Want it All?
I read an interview with Miley Cyrus in Glamour magazine the other day. She’s surprisingly grounded for a teen who’s already been in the limelight for several years. She respects and appreciates her parents’ authority, and tries not to get into all the materialism that Hollywood promotes.
Why have Americans created this illusion of the American Dream that consists of a two kids, a big house, two new cars, and various other toys and activities? What’s wrong with leaving within your means and being content with less?
I love it that people like Rick Warren, Tiger Woods, and Miley give back. It is so much more rewarding to use your success to help provide for the needs of others, than to build up your “crib.”
Would we even be in the recession this deep if people weren’t trying to reach for more than they could afford, and if banks weren’t willing to do whatever it takes to get the business?
Simple is good. Simple means less things to take care of and maintain. Simple is taking time to enjoy free things like state parks and bike trails. Simple is paying off your car and enjoying it for awhile. Simple is a vase of fresh flowers instead of an interior decorating job. Simple is a good book that the new movie release is based on.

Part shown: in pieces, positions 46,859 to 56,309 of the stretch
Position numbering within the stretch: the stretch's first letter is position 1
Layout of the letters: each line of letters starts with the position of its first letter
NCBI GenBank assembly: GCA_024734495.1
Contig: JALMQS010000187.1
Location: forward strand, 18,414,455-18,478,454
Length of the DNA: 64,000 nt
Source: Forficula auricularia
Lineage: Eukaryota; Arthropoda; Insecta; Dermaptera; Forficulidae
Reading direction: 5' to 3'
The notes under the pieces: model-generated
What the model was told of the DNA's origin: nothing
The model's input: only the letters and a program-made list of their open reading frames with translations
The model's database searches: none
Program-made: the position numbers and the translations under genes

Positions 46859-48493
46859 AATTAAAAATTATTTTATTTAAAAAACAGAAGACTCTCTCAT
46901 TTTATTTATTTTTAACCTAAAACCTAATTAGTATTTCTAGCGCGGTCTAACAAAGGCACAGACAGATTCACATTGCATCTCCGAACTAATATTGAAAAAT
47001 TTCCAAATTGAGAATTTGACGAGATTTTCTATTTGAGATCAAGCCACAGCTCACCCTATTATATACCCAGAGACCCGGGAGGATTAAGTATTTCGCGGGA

It’s easy to speak against materialism when you don’t have a lot of money. A good test is to ask yourself what you would do if you won the lottery or gained an inheritance of a million dollars. After you paid off your debts, where would the money go? Would it benefit yourself alone, or would it go toward the good of others?
As E.F. Schumacher says, “An attitude to life which seeks fulfillment in the single-minded pursuit of wealth… in short, materialism… does not fit into this world, because it contains within itself no limiting principle, while the environment in which it is placed is strictly limited.”
In other words, the chief problem of materialism is that it is never satisfied, and our world has limitations. To be content is the first step toward finding happiness.